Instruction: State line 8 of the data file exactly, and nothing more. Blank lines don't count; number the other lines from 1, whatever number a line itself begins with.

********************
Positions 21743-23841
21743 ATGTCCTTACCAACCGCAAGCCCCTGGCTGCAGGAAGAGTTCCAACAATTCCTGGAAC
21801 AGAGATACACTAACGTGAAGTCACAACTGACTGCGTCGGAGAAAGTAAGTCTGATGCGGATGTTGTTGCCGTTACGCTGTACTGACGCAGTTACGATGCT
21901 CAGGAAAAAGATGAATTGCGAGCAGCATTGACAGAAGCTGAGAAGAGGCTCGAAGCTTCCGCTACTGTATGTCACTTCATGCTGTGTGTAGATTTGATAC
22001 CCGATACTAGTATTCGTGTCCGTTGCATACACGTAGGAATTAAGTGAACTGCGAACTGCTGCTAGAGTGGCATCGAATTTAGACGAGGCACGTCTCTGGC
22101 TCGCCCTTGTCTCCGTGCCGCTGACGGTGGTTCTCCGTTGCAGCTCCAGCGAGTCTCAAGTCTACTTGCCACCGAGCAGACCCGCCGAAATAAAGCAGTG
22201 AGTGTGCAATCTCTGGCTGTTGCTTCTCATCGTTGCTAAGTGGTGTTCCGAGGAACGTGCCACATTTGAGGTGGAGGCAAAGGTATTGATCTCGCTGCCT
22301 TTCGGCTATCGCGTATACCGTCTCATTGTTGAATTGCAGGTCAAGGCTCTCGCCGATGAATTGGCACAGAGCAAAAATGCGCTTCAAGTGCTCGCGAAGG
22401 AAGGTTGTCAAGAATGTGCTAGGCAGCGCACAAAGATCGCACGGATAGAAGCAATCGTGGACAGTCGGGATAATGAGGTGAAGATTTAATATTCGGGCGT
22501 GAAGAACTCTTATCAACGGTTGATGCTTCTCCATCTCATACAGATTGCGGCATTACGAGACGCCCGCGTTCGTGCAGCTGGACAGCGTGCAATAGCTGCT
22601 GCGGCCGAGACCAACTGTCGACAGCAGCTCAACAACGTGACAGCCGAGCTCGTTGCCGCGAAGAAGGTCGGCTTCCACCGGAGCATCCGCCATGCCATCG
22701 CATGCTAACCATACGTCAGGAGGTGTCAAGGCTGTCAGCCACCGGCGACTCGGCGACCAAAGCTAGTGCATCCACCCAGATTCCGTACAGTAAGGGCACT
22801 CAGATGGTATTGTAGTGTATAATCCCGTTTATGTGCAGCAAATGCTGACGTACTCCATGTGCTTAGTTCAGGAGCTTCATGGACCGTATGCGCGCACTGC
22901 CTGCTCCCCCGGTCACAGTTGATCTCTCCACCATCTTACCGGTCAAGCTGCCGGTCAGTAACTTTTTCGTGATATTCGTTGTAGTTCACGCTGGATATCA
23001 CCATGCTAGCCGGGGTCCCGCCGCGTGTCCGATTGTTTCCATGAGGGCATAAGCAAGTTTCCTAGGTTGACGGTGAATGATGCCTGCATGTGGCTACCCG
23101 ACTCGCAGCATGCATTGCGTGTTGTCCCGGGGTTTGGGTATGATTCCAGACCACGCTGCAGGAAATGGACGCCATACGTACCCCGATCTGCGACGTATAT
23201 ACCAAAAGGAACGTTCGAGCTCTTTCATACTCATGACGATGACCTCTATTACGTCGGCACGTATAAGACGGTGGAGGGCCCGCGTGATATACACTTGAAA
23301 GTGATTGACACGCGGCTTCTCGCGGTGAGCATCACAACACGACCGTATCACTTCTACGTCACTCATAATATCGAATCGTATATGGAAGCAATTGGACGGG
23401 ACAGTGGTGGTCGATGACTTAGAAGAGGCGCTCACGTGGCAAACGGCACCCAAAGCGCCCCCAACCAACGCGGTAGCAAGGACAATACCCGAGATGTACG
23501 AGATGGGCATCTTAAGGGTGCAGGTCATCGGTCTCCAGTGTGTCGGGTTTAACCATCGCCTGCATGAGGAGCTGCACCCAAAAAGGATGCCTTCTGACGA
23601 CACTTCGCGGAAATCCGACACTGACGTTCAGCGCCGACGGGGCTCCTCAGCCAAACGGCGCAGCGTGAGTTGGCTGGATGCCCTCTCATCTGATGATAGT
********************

22301 TTCGGCTATCGCGTATACCGTCTCATTGTTGAATTGCAGGTCAAGGCTCTCGCCGATGAATTGGCACAGAGCAAAAATGCGCTTCAAGTGCTCGCGAAGG